Women in Sport

Gender Inequality: prize money

Whilst the UK widely accepts and acknowledges that more should be done to promote women’s sports, sexism is still prominent in the competitive sport industry and this works its way down all the way to local level sports. 

Insure4sport[1]conducted a national survey regarding men and women in sports and the results were staggering. The results show, there is clear inequality within sport and the latest prize money statistics illustrate just how evident this is, with football being the chief culprit. 

On average, male footballers receive £21.5 million more in prize money than female footballers. To put this into perspective, the prize money received by an average male footballer is nearly 40 times higher than his female counterpart. While other sports don’t provide such a stark contrast, the disparity in prize money is still a cause for concern. This is merely one example of gender inequality within sport, and things are moving with the times, in tennis, volleyball, athletics and swimming, the prize money is now equal.

The opinion of whether women in sport should get the same money, coverage and recognition is divided, arguably football still has the longest way to come. In 2017, the prize money that Real Madrid men’s team received for winning the Champions League was £13.5m, whereas Lyon, the winners of the women’s Champions league, was just £219,920. 

What do our viewing habits say?

This seismic gap seems unfair, but there must be a root cause for this huge, apparent gender difference? It certainly isn’t success rates, with England women’s football team consistently outperforming the men’s team at major championships. We only have to look at the Lionesses who have made it to the semi-finals having beaten Norway. #Lionesses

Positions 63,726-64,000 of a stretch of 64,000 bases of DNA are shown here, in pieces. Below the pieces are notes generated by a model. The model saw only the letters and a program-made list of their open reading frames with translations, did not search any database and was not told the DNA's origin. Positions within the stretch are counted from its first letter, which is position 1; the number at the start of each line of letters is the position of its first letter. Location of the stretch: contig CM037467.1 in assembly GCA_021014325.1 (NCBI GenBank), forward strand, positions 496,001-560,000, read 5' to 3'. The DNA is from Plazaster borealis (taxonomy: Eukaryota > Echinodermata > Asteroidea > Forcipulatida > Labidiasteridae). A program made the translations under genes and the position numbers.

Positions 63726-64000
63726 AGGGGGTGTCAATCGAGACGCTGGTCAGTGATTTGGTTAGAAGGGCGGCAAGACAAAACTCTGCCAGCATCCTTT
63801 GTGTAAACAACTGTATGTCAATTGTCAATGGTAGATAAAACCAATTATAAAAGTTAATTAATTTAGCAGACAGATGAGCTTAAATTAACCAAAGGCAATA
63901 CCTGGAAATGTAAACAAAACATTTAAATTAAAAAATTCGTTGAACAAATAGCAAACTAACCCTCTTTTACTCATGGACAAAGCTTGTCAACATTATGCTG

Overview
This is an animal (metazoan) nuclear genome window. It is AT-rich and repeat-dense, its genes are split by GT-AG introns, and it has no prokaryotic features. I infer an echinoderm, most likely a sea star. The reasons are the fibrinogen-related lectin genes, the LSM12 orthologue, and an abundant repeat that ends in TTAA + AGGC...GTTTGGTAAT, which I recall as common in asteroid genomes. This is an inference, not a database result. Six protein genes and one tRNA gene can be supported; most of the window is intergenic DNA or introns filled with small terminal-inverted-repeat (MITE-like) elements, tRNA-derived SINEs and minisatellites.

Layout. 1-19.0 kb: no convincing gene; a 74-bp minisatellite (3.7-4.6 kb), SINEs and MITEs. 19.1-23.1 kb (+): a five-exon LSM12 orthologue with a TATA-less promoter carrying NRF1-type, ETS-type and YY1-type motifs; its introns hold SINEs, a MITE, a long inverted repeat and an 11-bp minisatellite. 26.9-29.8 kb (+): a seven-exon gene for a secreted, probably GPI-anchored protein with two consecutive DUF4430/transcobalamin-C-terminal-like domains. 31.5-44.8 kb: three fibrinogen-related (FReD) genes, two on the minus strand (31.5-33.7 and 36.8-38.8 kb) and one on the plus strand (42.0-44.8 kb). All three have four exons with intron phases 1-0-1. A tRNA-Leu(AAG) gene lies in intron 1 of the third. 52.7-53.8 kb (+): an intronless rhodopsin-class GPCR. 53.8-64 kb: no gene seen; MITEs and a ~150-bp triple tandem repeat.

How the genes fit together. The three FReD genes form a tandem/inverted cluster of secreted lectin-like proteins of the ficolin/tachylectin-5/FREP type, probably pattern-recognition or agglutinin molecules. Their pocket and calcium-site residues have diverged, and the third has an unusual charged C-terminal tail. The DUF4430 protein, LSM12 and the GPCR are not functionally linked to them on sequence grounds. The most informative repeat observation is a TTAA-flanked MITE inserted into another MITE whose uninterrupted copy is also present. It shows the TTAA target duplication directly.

These results reinforce the categorisation of volleyball and hockey being viewed as ‘women’s sports’, implying sexism among spectators, yet the recent success of Great Britain’s female hockey team, which won its first every Olympic hockey gold medal in 2016 increasing spectatorship. But there is still a long way to go in increasing interest in women’s sport. The underlying reason for men and women not watching women’s sport is that ‘women are not as skilled as men’ and ‘should not play sports designed for ‘men’ such as rugby and football’. 

Does this affect participation?

YES. A staggering 92% of female haven’t considered a career in sport. However, hopefully greater coverage of female participation, combined with more national campaigns such as This Girl Can, will continue to change attitudes towards women in sport for better. 

The more that women and girls see female role models, the more women of all ages will be encouraged to take part in sport, and hopefully more people of both sexes will watch women’s sport at an elite level. 

Here are a few of my female sporting heroes: (I have also attached a link to The Independents, who have listed 50 top female role models, well worth a look![2])

In no particular order… 

  1. Lizzie Yarnold
  2. Kate Richardson-Walsh
  3. Maddie Hinch
  4. Tracey Neville
  5. Victoria Pendleton
  6. Jessica Ennis-hill
  7. Charlotte Edwards
  8. Laura Trott

[1]Howells, Dr K. (2018) Director of Physical Education https://www.insure4sport.co.uk/blog/the-uks-attitudes-towards-women-in-sport/

[2]The 50 most influential women in sport: https://www.independent.co.uk/sport/the-50-most-influential-women-in-sport-the-full-list-10446935.html

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